With Oneiric Ocelot just released, Canonical’s Mark Shuttleworth wants to get next year’s release right
With the current version of Ubuntu Linux taking the cloud by storm, the developer community will look to the next version, Precise Pangolin, at its developer summit in Florida next week, according to Mark Shuttleworth, head of Canonical, the services company which leads the Ubuntu project.
Precise Pangolin (Ubuntu 12.04,) is due in April 2012, will include support for ARM processors and consolidate recent changes such as a change in user interface. As the next Long Term Support (LTS) version of the OS, it comes three years after the LTS version, Lucid Lynx, and will have three years’ support. Precise Pangolin will replace the Oneiric Ocelot (11.04) interim release, which emerged on 13 October.
Ubuntu number one for cloud
Shuttleworth said the focus will be on consolidation rather than on new major infrastructure: “While there are some remaining areas where we’d like to tweak the user experience, they will probably be put on hold so we can focus on polish, performance and predictability.”
“This is our fourth LTS release and it needs to carry on, and entrench, the reputation of the LTS as a carrier-grade platform for mission-critical server deployments and large scale desktop deployments,” said Shuttleworth on his blog.
The main areas of work will be maintaining Ubuntu’s strong positioning in the cloud, refining interface aesthetics and working with the ARM architecture on system-on-a-chip (SoC) parts, said Shuttleworth. The 12.04 numbering might sound like an interim release, but Ubuntu releases are numbered according to their delivery date and the Pangolin will arrive in April 2012.
“In a world where computational density is increasingly prioritised over single-thread performance,” wrote Shuttleworth, “the entry of ARM to the server market is a very interesting shift. Ubuntu has established a very strong competence in ARM and I think the 12.04 LTS release will power a new generation of power-focused hardware for the data centre.”
He added that despite the calibre of collaboration between Ubuntu and OpenStack, and the focused efforts of Canonical to make Ubuntu useful in the cloud, the 12.04 LTS must deliver “the world’s best cloud infrastructure powered by OpenStack’s corresponding major release, perfect support for cloud-oriented hardware from Canonical’s partner IHV’s, a great hybrid-cloud story, for those using a mixture of private and public clouds, and the world’s best guest OS on AWS, Rackspace and other public cloud infrastructures.”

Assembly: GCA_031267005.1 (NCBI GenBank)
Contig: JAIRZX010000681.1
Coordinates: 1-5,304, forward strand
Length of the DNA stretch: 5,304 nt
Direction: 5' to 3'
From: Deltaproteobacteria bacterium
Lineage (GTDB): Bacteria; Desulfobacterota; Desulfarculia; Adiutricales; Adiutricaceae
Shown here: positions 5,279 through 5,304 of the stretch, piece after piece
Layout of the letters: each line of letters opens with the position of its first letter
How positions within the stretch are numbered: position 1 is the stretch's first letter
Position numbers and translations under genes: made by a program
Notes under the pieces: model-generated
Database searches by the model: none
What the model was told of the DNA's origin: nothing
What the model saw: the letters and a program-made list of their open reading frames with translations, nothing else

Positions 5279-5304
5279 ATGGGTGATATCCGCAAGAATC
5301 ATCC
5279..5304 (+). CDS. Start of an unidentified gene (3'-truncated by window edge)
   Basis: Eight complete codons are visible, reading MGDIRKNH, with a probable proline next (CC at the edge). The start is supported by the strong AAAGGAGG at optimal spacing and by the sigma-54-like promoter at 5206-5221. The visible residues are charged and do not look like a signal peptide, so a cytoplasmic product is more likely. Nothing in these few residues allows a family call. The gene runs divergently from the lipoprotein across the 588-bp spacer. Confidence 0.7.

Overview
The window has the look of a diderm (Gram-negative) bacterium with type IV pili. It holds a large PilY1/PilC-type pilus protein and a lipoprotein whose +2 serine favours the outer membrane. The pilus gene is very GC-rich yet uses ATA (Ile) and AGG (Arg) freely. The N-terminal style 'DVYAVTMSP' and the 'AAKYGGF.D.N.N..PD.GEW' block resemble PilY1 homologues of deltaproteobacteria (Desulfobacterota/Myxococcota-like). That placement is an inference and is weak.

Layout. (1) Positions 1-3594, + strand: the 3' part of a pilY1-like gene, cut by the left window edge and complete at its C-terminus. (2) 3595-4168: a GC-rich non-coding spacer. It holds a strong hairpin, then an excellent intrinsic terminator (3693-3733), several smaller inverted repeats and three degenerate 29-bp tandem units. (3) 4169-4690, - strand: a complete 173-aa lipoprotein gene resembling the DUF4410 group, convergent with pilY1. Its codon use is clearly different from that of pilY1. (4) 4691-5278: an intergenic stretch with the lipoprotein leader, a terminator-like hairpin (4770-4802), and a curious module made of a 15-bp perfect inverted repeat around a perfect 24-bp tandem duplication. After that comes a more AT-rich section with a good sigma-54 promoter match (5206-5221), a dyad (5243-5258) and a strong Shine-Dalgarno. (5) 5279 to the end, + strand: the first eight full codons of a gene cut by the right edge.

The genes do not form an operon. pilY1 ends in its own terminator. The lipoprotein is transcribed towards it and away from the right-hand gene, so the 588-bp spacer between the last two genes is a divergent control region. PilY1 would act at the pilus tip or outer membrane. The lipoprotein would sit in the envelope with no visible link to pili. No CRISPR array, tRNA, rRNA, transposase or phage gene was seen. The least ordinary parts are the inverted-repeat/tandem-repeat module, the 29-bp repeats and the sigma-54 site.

Another key focus will be making it easy to bootstrap and manage services across public, private and hybrid clouds “Juju charms are the magic by which we’re flattening all those cloud substrates and bringing devops practices into the Ubuntu administrator toolbox. Those who attended the recent OpenStack Summit will have caught the buzz around Juju, which brings APT-like semantics to cloud service deployments.”
Juju charms can currently be deployed on bare-metal farms of hardware with no virtualisation, such as Hadoop or Condor compute clusters, Amazon’s public cloud infrastructure, Ubuntu’s OpenStack-based cloud infrastructure, and on the developer workstation using LXC containers so developers can use charms locally which are then re-used by administrators deploying to the cloud.
User interface change
Meanwhile on the desktop, Ubuntu is now over a traumatic change in user interface, said Shuttleworth. when the GNOME interface went to GNOME Shell, Ubuntu diverged to its own Unity interface. The differences between the two have caused some debate.
“The nail-biting transitions to Unity and GNOME 3 are behind us, so this cycle is an opportunity to put perfection front and center,” Shuttleworth wrote, saying there is now an opportunity to work through the whole desktop interface, ensuring that the desktop is manageable at scale, can be locked down in the ways institutions need, and that it can be upgraded from 10.04 LTS smoothly as promised.